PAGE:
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'Alba Odorata' rose Reviews & Comments
Discussion id : 81-072
most recent 15 OCT 14 HIDE POSTS
Initial post 14 OCT 14 by Tessie
A very disappointing rose for me. It arrived in August 2012 from Vintage, and while it has gotten quite large (a good 10'+), it is a once bloomer only here. And I really mean once--only ONE flower in all this time. Not a single flower in 2014.:( It's next door neighbors are R. californica plena and R. pendulina, both of which bloomed well this year and are approximately the same age. All are on their own roots and fed/watered the same.

Reply #1 of 3 posted 14 OCT 14 by Robert Neil Rippetoe
Melissa, this one can be quite a shy bloomer until it settles in. Unfortunately it needs time and a lot of real estate to do so. Try a low nitrogen, high phosphate fertilizer.

I ultimately didn't have the space for it, but, the blossoms can be gorgeous.
Reply #2 of 3 posted 15 OCT 14 by Tessie
Thanks Robert! The lack of flowers did puzzle me, but if a need to settle in is its habit, I can wait. The spot I have it in, it can get as big as it likes. I'm pretty much a miser when it comes to fertilizer, only mild organics such as fish emulsion, and the roses are actually lucky to get fed anything at all. Sort of my version of earth kind trials.;) I have been adding various plants to my garden that are nitrogen-fixers however. Most of them are natives such as ceanothus, palo verde, and lotus. But I have Alba Odorata near a bauhinia tree. I wouldn't think the level of nitrogen it obtains from that tree is all that high though, and it doesn't seem to hinder the other roses in the area. R. arnoldiana 'khirgisia' is also nearby, and it seems to be loving that location and my neglect.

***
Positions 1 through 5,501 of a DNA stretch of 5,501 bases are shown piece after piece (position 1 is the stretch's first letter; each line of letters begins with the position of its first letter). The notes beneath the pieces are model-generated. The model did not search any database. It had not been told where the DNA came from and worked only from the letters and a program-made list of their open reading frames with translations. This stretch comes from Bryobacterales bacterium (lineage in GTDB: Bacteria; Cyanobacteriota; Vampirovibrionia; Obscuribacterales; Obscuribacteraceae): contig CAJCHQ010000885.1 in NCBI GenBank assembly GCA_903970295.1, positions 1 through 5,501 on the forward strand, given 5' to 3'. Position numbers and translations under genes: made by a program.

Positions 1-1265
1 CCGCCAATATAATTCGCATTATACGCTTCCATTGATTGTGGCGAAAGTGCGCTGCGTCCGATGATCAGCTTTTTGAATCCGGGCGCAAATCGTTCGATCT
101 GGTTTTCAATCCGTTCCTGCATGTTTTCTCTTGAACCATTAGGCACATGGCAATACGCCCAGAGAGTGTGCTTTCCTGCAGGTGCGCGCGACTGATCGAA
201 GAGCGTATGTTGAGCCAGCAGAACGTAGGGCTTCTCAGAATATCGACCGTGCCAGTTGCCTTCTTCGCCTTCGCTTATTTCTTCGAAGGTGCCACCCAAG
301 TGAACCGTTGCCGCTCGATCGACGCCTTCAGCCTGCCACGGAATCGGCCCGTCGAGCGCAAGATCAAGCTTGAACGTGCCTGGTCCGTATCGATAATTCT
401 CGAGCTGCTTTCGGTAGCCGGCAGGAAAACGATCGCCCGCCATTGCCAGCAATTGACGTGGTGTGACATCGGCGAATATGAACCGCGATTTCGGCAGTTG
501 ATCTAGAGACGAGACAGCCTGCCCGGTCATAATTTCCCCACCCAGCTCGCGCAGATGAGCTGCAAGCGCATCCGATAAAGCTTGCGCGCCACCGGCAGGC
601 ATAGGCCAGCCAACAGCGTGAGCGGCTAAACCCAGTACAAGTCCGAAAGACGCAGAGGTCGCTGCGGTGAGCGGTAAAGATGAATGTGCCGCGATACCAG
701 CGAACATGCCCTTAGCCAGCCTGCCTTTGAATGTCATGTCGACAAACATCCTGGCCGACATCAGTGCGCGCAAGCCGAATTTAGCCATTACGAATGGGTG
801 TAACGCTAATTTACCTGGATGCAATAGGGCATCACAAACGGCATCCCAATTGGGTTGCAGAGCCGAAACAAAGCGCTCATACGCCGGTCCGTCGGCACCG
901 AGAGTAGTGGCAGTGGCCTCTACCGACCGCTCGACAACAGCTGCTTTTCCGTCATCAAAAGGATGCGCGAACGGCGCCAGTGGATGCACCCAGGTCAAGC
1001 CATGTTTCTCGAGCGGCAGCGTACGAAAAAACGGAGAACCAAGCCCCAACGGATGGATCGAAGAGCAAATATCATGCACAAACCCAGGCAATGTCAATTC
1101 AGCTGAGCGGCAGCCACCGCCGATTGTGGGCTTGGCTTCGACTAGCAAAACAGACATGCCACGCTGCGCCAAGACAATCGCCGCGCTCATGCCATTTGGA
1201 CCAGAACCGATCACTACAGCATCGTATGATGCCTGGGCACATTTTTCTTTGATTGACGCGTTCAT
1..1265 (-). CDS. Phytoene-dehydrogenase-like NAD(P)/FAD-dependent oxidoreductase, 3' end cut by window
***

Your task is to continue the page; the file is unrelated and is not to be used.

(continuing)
Reply #3 of 3 posted 15 OCT 14 by Robert Neil Rippetoe
Some of the other larger growing bracteata derivatives seem to do the same thing. 'Star Magic' was another that took it's sweet time. 'Fakir's Delight', 'Muriel', 'Pink Powderpuff', are other examples.
Discussion id : 47-250
most recent 2 AUG 10 HIDE POSTS
Initial post 2 AUG 10 by Cass
The petal count is intriguing. The number of flower parts I can call a true petal is only around 20, while the total count of petaloids is around 70. Petals + petaloids = >90.
Discussion id : 20-245
most recent 9 JUL 07 HIDE POSTS
Initial post 9 JUL 07 by Cass
Like many modern hybrid bracteata's, Alba Odorata has very thin petals that ball easily and finish very badly in the garden, drying up into balls of brown tissue.
Discussion id : 13-016
most recent 21 AUG 06 SHOW ALL
Initial post 4 JUL 06 by Robert Neil Rippetoe
Appears to be the same as Alba Odorata
Reply #1 of 1 posted 21 AUG 06 by Cass's Garden With Roses
I agree that Robert has correctly identified "Musgrove Mill" as 'Alba Odorata.' All the parts match, including the tendency of the blooms to ball in my coastal climate.
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